May 2021 UP police registered an FIR against the director of Sun Hospital on the basis of a notice of oxygen shortage released by the hospital, stating that the intention behind the notice was to promote black marketing and spread rumours. The FIR consisted of various sections of the Disaster Management Act 2005, the Epidemic Diseases Act 1897 and the Indian Penal Code. UP Police Lodge FIR Against Lucknow Hospital Which Put Up ‘Oxygen Shortage’ Notice
Facebook blocked noted poet K Satchidanandan’s profile for 24 hours for allegedly violating community standards, as he shared a post criticising the Prime Minister as well as the Home Minister. The ban was lifted after 24 hours but he was restricted from going live on Facebook for an additional 30 days. Facebook temporarily blocks poet Satchidanandan for criticising PM Modi, Amit Shah
Instagram blocked a video by ‘Karwan-e-mohabbat’ consisting of Mahavir Narwal, talking about her daughter, JNU student and activist Natasha Narwal. Twitter Link
A daily wage earner, an e-rickshaw driver and a printer were among the 25 people arrested for allegedly pasting posters and banners which criticized the PM’s handling of the COVID pandemic. Arrested for anti-PM posters: daily wagers, printer, auto driver (May 16, 2021)
Keeping in view the rising cases of manipulated media, Twitter has started labelling certain content as manipulated media or removing them from the platform. The central government has severely criticised Twitter for labelling certain posts of some Indian politicians regarding COVID-19 efforts as manipulated media. Twitter labels some Indian politicians’ tweets about COVID-19 as manipulated media May 21, 2021
Recently, several posts are being uploaded on social media that mention the Indian variant of coronavirus. Keeping in view the rise and circulation of such posts, the Ministry of Electronics and Information Technology has asked the social media platforms to take down all posts that name or refer to B.1.617 an Indian variant of the coronavirus. Remove content that mentions ‘Indian covid variant’: Centre writes to all social media platforms May 21, 2021
June 2021 Canadian-Punjabi singer Jazzy B’s Twitter account was blocked upon a request issued to Twitter by the Ministry of Home Affairs which reportedly cited that such blocking had to be done to prevent the escalation of law and order situation in view of the ongoing farmer agitation. https://twitter.com/themojostory/status/1402206236662140936 (June 8, 2021)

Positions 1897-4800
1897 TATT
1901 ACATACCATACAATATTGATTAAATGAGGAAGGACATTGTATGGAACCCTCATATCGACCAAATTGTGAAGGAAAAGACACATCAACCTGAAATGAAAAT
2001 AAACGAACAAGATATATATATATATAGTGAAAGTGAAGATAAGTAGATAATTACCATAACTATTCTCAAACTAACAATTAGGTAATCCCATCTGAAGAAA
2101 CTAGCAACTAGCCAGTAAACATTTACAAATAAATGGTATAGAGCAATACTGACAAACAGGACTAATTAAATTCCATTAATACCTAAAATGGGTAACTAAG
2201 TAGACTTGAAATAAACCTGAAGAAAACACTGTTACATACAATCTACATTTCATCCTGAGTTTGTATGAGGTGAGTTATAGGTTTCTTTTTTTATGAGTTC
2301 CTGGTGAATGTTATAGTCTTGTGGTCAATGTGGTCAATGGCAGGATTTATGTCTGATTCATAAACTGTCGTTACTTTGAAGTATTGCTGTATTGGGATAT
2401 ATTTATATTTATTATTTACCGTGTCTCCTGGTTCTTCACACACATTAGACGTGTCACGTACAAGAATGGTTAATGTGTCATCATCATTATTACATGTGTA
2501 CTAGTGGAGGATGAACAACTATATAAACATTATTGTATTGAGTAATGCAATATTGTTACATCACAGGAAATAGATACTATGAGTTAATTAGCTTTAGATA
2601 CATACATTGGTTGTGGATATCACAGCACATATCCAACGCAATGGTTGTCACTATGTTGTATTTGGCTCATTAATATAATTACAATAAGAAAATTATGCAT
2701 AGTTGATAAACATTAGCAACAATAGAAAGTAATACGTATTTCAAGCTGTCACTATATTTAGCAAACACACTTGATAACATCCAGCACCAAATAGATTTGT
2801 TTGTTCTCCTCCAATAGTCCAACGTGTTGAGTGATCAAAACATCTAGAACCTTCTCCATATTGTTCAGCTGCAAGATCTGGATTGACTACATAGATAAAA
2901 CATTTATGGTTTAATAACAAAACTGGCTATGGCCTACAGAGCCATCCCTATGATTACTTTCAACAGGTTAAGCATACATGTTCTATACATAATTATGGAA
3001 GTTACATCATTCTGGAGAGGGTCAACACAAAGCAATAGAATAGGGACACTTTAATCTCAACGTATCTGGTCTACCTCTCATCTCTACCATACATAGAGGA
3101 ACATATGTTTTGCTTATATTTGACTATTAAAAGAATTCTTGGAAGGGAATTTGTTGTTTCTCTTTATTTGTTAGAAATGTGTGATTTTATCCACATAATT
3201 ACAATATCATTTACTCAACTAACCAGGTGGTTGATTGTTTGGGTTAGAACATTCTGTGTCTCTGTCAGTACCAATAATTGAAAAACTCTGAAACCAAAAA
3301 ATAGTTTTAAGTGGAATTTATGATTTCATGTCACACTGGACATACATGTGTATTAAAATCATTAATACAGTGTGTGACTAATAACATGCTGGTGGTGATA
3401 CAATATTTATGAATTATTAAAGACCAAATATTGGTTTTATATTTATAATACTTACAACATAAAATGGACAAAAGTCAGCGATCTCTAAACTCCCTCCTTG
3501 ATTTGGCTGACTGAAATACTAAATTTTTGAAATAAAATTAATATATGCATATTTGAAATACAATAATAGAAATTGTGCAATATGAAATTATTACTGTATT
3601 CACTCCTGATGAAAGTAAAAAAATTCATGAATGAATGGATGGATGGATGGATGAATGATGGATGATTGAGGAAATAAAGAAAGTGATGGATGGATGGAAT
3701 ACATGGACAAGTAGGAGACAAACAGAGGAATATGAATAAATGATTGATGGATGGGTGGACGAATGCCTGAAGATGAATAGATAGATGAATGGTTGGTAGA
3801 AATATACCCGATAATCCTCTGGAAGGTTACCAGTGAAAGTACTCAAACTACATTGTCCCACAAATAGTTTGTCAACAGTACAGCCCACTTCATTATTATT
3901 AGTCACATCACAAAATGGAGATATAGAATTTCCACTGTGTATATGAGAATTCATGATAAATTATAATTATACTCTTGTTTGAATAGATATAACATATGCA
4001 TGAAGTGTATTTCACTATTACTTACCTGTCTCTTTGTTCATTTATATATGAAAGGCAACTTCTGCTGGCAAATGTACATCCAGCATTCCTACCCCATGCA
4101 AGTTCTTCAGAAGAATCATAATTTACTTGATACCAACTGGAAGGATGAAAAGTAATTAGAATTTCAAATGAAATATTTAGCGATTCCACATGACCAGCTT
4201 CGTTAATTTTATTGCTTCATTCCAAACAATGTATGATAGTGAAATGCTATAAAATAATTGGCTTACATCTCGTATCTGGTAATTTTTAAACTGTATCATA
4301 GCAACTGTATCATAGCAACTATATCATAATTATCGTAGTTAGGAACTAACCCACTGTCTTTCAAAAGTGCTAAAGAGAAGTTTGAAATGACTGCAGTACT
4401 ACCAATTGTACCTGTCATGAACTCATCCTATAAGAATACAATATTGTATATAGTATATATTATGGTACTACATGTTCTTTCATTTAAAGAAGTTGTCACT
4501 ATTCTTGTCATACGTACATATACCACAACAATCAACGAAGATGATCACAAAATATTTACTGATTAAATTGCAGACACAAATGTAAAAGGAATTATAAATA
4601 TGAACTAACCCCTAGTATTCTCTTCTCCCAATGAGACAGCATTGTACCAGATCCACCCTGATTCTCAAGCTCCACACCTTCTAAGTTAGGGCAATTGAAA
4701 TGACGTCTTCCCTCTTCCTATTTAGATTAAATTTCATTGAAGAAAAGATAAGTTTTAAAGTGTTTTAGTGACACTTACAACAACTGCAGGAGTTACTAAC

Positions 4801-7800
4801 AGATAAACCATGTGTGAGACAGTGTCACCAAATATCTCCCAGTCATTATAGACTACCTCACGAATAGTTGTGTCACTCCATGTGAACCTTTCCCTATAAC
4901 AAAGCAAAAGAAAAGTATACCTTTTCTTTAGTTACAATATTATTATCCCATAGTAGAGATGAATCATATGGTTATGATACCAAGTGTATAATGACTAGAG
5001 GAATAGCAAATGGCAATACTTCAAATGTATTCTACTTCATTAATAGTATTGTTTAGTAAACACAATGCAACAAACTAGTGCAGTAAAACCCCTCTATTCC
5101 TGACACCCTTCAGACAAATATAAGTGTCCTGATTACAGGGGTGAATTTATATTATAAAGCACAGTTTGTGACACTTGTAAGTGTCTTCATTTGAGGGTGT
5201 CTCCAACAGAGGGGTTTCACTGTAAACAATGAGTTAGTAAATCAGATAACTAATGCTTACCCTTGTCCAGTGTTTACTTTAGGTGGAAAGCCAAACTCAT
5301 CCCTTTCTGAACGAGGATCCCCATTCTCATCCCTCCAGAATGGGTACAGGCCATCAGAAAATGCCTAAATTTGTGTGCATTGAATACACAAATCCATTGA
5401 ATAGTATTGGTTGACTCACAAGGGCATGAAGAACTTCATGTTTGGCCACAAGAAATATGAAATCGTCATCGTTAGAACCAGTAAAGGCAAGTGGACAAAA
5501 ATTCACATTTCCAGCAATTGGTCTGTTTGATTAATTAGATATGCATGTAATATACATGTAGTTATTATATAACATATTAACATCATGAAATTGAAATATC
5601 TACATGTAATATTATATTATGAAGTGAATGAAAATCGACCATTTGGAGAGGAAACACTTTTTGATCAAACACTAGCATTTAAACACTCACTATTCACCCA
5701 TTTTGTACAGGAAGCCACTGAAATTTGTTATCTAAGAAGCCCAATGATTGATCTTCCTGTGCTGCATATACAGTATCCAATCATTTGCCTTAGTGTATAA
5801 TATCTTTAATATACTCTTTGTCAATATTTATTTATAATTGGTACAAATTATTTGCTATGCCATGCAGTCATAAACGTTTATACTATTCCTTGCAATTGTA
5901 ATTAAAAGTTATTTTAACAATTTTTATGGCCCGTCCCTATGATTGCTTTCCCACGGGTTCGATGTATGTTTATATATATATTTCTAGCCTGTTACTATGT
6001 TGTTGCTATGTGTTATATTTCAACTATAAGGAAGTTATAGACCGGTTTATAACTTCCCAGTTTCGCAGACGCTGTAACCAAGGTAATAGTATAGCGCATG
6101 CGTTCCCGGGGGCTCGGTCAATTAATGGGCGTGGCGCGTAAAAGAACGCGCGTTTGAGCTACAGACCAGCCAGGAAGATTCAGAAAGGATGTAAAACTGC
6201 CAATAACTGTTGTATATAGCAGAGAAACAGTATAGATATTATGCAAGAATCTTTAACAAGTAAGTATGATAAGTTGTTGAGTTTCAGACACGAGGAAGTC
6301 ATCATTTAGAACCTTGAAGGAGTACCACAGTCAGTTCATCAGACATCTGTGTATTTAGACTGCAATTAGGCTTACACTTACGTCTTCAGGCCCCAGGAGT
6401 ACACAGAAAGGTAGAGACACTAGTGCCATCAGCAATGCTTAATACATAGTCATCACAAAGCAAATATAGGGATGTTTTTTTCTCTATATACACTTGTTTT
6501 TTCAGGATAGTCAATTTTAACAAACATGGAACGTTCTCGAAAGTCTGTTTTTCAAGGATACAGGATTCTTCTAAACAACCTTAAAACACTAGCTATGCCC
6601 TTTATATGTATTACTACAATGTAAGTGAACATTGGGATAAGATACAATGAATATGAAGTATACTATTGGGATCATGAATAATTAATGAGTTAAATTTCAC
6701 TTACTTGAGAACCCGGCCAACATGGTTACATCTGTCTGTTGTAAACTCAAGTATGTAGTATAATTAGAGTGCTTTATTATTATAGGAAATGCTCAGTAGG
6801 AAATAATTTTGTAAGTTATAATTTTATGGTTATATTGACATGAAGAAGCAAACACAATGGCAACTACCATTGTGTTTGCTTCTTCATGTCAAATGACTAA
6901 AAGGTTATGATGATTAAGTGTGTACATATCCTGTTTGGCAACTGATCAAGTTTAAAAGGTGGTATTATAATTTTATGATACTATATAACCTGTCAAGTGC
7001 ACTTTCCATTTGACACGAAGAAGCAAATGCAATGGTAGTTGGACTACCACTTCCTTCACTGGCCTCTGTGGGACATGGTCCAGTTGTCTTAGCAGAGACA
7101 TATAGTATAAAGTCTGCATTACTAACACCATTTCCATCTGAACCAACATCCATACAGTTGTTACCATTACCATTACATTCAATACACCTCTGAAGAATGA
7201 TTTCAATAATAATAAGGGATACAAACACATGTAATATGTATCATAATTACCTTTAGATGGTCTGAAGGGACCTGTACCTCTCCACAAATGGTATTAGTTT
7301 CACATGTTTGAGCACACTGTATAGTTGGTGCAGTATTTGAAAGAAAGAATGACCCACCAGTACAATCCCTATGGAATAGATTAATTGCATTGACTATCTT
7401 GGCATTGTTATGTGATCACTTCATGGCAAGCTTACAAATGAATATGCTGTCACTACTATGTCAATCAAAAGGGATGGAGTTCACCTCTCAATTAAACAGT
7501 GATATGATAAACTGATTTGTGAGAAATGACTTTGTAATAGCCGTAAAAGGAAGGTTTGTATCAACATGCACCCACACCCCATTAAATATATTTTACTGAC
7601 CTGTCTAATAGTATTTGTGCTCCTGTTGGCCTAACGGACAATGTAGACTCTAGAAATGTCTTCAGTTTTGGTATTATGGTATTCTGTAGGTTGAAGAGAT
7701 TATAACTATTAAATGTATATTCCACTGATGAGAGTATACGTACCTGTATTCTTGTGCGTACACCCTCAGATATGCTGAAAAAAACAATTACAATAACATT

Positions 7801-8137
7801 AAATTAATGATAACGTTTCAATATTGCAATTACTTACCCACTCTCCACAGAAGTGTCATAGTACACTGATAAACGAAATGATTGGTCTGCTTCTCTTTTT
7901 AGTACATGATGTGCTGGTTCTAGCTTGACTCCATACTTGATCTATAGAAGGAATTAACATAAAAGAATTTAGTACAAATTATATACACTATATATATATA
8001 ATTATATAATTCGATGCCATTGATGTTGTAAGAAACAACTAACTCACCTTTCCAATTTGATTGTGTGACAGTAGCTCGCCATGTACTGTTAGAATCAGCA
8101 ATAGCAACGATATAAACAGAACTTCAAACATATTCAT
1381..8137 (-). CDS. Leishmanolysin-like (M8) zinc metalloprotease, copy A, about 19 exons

Legal basis for online censorship (Sections 69A & 79 IT Act, 2000)

Section 69A of the Information Technology Act, 2000 allows the Centre to block public access to an intermediary “in the interest of sovereignty and integrity of India, defence of India, security of the State, friendly relations with foreign States or public order or for preventing incitement to the commission of any cognisable offence relating to above”. The procedure for the same is listed in The Information Technology (Procedure and Safeguards for Blocking of Access of Information by Public) Rules, 2009 hereafter referred to as the ‘Blocking Rules, 2009’. An intermediary in easy terms can be understood as any place where data is hosted, transmitted or created by users. They are entities which help in transferring content to end user. Internet Service Providers(ISP’s) such as Airtel, Vodafone, Excitel, then search engines such as Google, Duck Duck Go, DNS providers, Web hosts such as GoDaddy, Social Media websites like Facebook, Twitter, Instagram, Linkedn are intermediaries., Cybercafes are also considered as Intermediaries.

Section 79 of the Information Technology Act, 2000 also known as the Safe harbour provision gives safe harbour protections for the act of third parties, provided that they observe certain due diligence while discharging their functions, including publication of privacy policy, user agreement, etc. “Intermediary Liability” refers to the allocation of legal responsibility to online platforms, for the content which is hosted on their platforms. Online intermediaries often find themselves locking horns with the Government on this issue. While the former claim that they are not responsible for the content on their website, the latter disagrees and tries to find ways to hold them accountable. This boils down to issues like allowing for the posting of hate speech by users. Currently, Section 79 of the Information Technology Act, 2000 protects intermediaries from being held liable in certain cases. These include cases where the intermediary does not initiate the transmission, select the receiver of the transmission, and select or modify the information contained in the transmission.